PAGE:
The Story behind a Miniature Portrait








John Beveridge, born Dunfermline 1797,
initially trained as a baker, following his father’s trade. (David Beveridge, who married Margaret Thomson, was a master baker in Guildhall Street, Dunfermline). John set up a bakery business in Ayr in 1818; however that enterprise failed and he became bankrupt.
Married second cousin

At about the same time he married his second cousin Jane Guilliand, a disaster as it turned out. (He was 21; she 29). It appears he left her shortly after the marriage; there were no children. John then became a surgeon (an interesting change of profession), and after a false start in 1824, when he expected to ship as surgeon on a voyage to India, he was appointed Surgeon’s Mate on H.C.S. Royal George (Honourable [East India] Company Ship) in 1825, bound for Bengal and China.
£3.10.0 per month

His pay was the princely sum of £3.10.0 per month, but he had “tonnage of 3 tons [hold space allocated to him] which he sold to the Captain for £120”. Whilst in Canton he had this miniature portrait painted – the original is about the size of a modern photograph. While there, the Royal George caught fire and sank, and John and some of the crew were repatriated home (in some comfort) as “shipwrecked sailors” aboard H.C.S. Bombay.
Bankruptcy of his patron

On arrival at the Isle of Wight in June 1826, John was dismayed to read in the first newspaper he encountered, of the bankruptcy of his patron, a Mr William Brydon, London gentleman, with whom he had funds (a “bill”) deposited. However his money was safe, and with the profit from his voyage he paid off his creditors.
Died October 1826

Soon after his return, John took a Naval surgeon position in the Seamen’s’ Hospital Ship H.M.S. Grampus moored in the Thames at Deptford. Shortly after, he caught typhus whilst making a post-mortem, and died there in October 1826. Some of his effects, including a parcel of nine letters covering the period 1814 to 1826, his portrait, a large bible and a fine linen shirt, passed to his sister Elizabeth (Beveridge) Adamson. She brought them as part of her treasured family possessions, to Adelaide, South Australia, when she and husband James Adamson emigrated there in 1839. (They were my g-g-grandparents; he had a wheel wright business in Crossgates before emigration).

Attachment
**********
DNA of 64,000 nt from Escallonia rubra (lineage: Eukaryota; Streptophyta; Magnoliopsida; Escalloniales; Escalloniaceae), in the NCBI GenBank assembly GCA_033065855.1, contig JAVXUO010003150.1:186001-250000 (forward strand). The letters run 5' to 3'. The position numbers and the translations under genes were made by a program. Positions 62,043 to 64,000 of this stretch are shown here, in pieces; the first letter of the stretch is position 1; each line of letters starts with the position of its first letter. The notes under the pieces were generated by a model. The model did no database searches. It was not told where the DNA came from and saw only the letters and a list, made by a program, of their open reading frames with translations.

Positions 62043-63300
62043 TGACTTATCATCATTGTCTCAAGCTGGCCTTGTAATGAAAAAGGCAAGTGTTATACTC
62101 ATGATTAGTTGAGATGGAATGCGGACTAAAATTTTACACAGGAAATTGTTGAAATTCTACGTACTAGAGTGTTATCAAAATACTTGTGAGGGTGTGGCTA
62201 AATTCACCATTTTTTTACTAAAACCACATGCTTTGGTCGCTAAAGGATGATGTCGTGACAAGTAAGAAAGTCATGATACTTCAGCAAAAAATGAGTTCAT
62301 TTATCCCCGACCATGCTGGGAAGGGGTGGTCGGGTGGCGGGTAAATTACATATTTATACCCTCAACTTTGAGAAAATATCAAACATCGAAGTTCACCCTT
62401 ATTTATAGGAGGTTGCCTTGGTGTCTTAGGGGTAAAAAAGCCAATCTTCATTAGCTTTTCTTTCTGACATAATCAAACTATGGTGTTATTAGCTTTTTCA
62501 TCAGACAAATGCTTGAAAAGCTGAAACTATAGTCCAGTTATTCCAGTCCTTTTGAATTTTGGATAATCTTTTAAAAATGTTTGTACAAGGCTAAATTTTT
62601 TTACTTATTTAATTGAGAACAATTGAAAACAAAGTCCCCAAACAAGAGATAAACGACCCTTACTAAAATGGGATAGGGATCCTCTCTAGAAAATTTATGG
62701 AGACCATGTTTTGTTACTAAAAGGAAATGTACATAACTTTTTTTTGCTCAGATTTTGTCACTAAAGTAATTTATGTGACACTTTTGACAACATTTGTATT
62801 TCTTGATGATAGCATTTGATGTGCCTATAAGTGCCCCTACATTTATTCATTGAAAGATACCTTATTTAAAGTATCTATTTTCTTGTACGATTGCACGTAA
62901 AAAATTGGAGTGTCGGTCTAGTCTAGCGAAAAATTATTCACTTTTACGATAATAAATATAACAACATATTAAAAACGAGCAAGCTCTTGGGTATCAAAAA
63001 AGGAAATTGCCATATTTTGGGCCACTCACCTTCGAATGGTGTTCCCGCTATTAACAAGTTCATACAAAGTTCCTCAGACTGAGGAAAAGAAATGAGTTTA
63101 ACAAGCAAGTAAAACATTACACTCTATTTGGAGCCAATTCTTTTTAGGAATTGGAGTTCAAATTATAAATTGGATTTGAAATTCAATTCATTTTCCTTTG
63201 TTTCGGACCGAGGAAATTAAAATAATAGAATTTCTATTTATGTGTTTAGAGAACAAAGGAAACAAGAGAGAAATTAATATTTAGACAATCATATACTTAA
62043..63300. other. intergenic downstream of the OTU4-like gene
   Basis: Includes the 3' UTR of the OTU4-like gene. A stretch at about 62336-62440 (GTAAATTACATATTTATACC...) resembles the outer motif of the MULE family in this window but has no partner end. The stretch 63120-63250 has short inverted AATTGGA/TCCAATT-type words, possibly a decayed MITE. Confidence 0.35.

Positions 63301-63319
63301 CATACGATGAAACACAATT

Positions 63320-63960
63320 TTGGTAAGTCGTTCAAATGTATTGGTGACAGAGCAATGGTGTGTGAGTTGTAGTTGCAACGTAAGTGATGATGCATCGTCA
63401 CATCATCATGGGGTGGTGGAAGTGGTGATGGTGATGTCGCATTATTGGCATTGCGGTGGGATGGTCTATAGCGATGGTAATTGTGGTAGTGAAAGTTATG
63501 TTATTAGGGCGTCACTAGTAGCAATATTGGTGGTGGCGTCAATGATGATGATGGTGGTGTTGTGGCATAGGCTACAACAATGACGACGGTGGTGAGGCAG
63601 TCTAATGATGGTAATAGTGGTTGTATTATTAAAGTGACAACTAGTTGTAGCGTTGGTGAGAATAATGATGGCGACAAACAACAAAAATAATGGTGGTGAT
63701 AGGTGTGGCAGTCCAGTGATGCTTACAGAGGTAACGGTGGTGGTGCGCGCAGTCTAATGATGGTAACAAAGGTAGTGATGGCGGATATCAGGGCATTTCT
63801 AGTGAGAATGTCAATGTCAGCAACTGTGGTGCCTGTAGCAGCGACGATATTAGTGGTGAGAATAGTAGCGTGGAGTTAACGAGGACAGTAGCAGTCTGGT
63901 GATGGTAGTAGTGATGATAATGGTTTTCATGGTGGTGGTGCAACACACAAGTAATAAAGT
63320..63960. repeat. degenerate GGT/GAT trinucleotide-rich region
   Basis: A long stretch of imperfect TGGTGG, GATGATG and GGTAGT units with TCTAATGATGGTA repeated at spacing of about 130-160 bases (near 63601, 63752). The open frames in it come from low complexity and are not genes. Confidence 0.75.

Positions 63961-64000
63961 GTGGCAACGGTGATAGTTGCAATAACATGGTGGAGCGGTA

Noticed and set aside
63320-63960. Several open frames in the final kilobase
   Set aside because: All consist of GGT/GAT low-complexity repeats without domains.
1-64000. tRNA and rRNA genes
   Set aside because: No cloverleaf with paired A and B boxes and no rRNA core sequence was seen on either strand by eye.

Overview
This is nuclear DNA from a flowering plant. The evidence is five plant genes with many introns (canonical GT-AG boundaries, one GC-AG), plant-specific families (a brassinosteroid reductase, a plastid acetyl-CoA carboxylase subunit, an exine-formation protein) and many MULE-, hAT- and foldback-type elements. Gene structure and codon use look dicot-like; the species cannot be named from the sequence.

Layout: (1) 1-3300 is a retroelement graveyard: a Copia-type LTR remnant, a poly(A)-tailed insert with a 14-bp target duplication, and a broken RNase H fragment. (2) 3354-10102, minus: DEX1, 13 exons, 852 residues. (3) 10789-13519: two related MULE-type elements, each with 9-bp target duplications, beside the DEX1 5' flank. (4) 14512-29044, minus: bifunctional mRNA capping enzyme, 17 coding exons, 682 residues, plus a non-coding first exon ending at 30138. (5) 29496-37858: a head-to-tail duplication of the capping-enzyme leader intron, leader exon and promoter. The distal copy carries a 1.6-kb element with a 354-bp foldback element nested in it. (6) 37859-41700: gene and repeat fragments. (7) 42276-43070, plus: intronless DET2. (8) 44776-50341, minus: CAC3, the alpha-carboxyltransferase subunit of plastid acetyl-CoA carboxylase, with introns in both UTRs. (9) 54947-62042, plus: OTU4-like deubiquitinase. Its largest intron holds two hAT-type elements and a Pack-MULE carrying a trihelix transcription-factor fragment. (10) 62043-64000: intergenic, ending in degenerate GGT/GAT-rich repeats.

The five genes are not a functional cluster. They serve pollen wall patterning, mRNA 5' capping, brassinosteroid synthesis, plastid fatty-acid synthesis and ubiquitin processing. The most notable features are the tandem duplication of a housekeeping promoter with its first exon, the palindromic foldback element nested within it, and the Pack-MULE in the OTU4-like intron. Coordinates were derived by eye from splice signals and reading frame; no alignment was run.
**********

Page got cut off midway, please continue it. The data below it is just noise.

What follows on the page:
Head shaved…………..40 leeches applied

From these letters, (plus two that remained in Scotland, copies of which I have been given by Christine Playfair of Dunfermline), I have been able to piece together this tale of a promising life cut short at 29. The last letter is from a relative at Deptford to the family in Dunfermline reporting the circumstances of John’s death. It gives a graphic description of early 19th century medicine. John was bled, his head shaved and kept wet with vinegar and water, 40 leeches were applied, and three blisters raised on his body, all to no avail! The original letters, portrait and shirt are in the care of Audrey Adamson of Adelaide, South Australia. I have transcribed the letters, and thank her for permission to reproduce the portrait.
India Called Them

In his book “India Called Them”; Lord Beveridge wrote the following note on John Beveridge, his great-uncle, as he knew it from family tradition. “The black sheep of the family who, in his own way, paid all debts. Bankrupt as baker, qualified as surgeon, and from profits of East India voyage paid his creditors in full. Being held unwillingly to engagement with a [second] cousin, married her and left her at the church door. Ship’s surgeon on the ‘Royal George’ and ‘Grampus’. Died at 29 of typhus contracted in making a post- mortem.”
On and Off the Platform, Under the Southern Cross

However after reading these letters whilst on a visit to Adelaide in 1948, Lord Beveridge revised his opinion of John. He wrote in a later book, “On and Off the Platform, Under the Southern Cross”:
“John’s letters moreover show him, not a black sheep at all, but an engaging young man who made a young man’s mess of marriage – not leaving his bride at the church door as family tradition had it, but marrying at twenty the wrong person in obvious haste. One of the letters tells his sister of this marriage as of a bolt from the blue and puts a good face on it. ‘Let me repeat, I am perfectly happy.’ That is not the way in which a young man should write three days after marriage. And the wife does not appear again in any of his letters.”(Thanks to Robert M Adamson)

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